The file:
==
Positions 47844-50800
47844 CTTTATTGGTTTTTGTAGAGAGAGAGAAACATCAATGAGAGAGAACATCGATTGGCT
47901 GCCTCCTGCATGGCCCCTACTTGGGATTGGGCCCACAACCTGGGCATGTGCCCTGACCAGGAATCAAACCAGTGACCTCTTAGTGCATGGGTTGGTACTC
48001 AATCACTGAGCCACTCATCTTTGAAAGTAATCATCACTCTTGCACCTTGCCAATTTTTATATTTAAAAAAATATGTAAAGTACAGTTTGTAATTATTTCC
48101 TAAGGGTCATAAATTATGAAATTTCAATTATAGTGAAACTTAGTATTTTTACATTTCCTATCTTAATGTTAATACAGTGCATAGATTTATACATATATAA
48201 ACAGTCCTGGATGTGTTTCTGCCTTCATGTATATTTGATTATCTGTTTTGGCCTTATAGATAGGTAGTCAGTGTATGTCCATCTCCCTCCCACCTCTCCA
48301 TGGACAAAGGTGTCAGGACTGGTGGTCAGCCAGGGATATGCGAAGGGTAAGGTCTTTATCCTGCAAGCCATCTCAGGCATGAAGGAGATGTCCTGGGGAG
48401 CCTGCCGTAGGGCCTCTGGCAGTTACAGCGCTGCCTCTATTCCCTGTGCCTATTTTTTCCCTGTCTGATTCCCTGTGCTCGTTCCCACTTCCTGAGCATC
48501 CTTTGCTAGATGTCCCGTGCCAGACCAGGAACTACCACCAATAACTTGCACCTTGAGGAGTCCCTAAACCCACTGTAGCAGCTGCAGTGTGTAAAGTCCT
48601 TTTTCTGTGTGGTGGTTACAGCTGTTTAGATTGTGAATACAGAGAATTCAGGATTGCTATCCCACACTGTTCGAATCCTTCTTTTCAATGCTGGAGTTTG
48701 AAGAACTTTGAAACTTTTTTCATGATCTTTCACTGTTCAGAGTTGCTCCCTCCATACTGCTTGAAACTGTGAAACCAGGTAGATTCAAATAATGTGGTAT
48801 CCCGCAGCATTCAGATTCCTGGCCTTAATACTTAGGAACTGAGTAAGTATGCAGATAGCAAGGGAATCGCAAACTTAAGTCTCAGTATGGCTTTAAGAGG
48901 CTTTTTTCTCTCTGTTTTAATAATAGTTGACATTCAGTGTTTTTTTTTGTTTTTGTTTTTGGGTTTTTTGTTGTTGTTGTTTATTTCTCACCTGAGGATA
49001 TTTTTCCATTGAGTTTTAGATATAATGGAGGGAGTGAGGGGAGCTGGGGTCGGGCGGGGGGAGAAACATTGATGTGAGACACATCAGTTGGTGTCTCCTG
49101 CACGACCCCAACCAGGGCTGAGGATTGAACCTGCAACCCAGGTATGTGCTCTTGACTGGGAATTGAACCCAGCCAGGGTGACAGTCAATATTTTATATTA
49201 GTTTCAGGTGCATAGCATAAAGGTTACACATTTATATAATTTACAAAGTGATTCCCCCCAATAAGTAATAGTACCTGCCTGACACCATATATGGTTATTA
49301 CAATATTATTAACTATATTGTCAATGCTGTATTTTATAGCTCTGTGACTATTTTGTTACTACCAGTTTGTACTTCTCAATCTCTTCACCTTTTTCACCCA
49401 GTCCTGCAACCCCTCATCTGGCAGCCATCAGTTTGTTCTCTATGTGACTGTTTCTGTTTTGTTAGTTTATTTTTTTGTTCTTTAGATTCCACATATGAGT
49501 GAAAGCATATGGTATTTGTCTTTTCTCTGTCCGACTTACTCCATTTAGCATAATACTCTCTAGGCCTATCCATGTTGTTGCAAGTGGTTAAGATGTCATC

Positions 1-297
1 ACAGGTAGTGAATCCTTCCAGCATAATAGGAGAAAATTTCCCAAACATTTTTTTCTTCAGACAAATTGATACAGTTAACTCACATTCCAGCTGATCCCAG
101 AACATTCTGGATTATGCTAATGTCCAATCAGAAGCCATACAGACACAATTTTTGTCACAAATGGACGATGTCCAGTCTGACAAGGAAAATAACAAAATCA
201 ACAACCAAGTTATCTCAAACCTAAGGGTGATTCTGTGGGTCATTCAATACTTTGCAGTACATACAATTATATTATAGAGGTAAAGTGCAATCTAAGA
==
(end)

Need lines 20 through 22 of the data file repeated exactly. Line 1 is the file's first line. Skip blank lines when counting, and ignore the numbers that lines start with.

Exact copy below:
Positions 1-297
1 ACAGGTAGTGAATCCTTCCAGCATAATAGGAGAAAATTTCCCAAACATTTTTTTCTTCAGACAAATTGATACAGTTAACTCACATTCCAGCTGATCCCAG
101 AACATTCTGGATTATGCTAATGTCCAATCAGAAGCCATACAGACACAATTTTTGTCACAAATGGACGATGTCCAGTCTGACAAGGAAAATAACAAAATCA